Cybercriminals have exploited ChatGPT’s drafting abilities to develop more sophisticated phishing emails. Despite other indicators that individuals can consider when determining an email’s authenticity, one indicator that may no longer be relevant is whether a suspected phishing email is riddled with typos and grammatical mistakes. Cybercriminals can also develop fake chatbots, powered by technology like ChatGPT, to trick employees into divulging sensitive information.[8] The concerns regarding bad actors’ use of ChatGPT led the European Union’s law enforcement agency to issue a warning about the tool’s potential for misuse,[9] identifying ChatGPT as an avenue for increased phishing attempts, disinformation, and cybercrime.[10]

Ethical hackers have put ChatGPT to the test as well. In one instance, a researcher tricked the tool into building undetectable malware for locating and exfiltrating certain documents, despite ChatGPT’s directive to refuse malicious requests.[11] Although OpenAI seeks to eliminate the ways that users can misuse ChatGPT, there is no telling if, or when, ChatGPT could be fully secure against inappropriate or dangerous inputs.

Where does Liability Lie for ChatGPT’s Output?

The risk of misinformation with ChatGPT remains one of its most significant threats to its reliability. One question that arises is whether, in sharing misinformation, OpenAI could be liable for its incorrect statements, or subsequent spread of misinformation. This is precisely what is being explored by a regional Australian Mayor who is taking formal steps in a defamation action against OpenAI, alleging that ChatGPT erroneously identified him as a guilty party in a foreign bribery scandal when in actuality he was the whistleblower and never charged with a crime.[12]


ChatGPT has the potential to assist in boosting productivity in a great number of areas. However, before using it professionally, one must consider the associated risks and limitations. In the words of one of OpenAI’s co-founders, Sam Altman, “it’s a mistake to be relying on it for anything important right now.”[13] Perhaps, for now, ChatGPT is best treated just as Bing frames it when you open a search: “What do you want to have fun with today?”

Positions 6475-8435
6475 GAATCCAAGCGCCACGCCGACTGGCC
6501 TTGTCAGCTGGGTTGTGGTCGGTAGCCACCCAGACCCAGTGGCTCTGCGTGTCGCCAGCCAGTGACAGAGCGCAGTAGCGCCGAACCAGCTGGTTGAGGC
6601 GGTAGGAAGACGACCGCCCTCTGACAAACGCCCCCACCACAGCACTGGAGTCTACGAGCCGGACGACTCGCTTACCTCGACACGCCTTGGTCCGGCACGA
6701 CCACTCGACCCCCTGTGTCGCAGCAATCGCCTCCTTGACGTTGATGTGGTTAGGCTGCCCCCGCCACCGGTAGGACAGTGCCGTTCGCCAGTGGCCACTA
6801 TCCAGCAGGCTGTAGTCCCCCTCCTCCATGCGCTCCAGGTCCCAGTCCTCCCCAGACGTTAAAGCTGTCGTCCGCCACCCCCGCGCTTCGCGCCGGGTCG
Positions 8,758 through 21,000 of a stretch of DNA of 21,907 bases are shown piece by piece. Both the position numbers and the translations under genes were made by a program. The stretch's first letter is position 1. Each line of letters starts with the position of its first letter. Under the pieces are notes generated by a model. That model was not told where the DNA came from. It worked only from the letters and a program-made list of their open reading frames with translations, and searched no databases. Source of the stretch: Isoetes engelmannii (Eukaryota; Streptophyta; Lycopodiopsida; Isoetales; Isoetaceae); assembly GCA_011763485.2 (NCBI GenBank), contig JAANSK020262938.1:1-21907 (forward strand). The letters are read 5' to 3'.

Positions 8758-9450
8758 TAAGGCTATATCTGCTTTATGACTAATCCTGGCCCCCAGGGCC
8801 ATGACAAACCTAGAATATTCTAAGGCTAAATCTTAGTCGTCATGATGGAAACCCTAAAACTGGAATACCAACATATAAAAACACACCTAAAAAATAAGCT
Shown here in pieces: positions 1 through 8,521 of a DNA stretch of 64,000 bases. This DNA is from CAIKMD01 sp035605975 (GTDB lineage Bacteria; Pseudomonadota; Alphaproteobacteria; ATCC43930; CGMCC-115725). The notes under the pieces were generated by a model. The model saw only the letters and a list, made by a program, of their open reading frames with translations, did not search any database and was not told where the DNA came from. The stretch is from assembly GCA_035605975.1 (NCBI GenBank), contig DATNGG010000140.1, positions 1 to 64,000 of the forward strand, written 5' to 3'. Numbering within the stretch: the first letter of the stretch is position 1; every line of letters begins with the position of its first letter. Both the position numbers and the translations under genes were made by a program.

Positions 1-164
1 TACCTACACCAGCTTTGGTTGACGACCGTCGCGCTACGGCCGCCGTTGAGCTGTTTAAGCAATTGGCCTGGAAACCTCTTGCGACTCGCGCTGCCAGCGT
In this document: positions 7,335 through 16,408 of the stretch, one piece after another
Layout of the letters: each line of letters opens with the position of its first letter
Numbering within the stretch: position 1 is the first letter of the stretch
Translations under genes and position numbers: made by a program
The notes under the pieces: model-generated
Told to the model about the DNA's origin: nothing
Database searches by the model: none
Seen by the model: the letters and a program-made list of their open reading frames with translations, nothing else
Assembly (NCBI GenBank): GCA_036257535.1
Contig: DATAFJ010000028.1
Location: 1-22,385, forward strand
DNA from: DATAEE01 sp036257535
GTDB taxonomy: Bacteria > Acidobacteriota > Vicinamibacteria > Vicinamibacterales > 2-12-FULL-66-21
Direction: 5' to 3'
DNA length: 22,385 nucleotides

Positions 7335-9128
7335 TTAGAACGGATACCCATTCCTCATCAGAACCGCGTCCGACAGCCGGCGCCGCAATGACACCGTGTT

[1] Krystal Hu, “ChatGPT sets record for fastest-growing user base – analyst note” (February 2, 2023), online: Reuters <>.

[2] “How should AI systems behave, and who should decide?” (February 16, 2023), online: OpenAI  <>.

[3] Bill C-27, An Act to enact the Consumer Privacy Protection Act, the Personal Information and Data Protection Tribunal Act and the Artificial Intelligence and Data Act and to make consequential and related amendments to other Acts, online: LEGISinfo: <>.

[4] “The Artificial Intelligence and Data Act (AIDA) – Companion Document (March 13, 2023), online: Innovation, Science and Economic Development Canada <>.

[5] Shiona McCallum, “ChatGPT banned in Italy over privacy concerns” (April 1, 2023), online: BBC News <>.

[6] Ryan Browne, “With ChatGPT hype swirling, UK government urges regulators to come up with rules for A.I. (March 29, 2023), online: CNBC <>.

[7] “OPC launches investigation into ChatGPT” (April 4, 2023), online: Office of the Privacy Commissioner of Canada <>.

[8] M.H. Homaei, “The use of ChatGPT for organizations can present some security risks” (February 26, 2023), online: LinkedIn <,data%2C%20and%20confidential%20business%20information>.

[11] Jai Vijayan, “Researcher Tricks ChatGPT Into Building Undetectable Steganography Malware” (April 5, 2023), online: DARKReading <>.

[12] Tom Gerken, “ChatGPT: Mayor starts legal bid over false bribery claim” (April 6, 2023), online: BBC News <>.

[13] Sam Altman [@sama], “ChatGPT is incredibly limited, but good enough at some things to create a misleading impression of greatness. it's a mistake to be relying on it for anything important right now. it’s a preview of progress; we have lots of work to do on robustness and truthfulness.” (December 10, 2022), online: Twitter <>.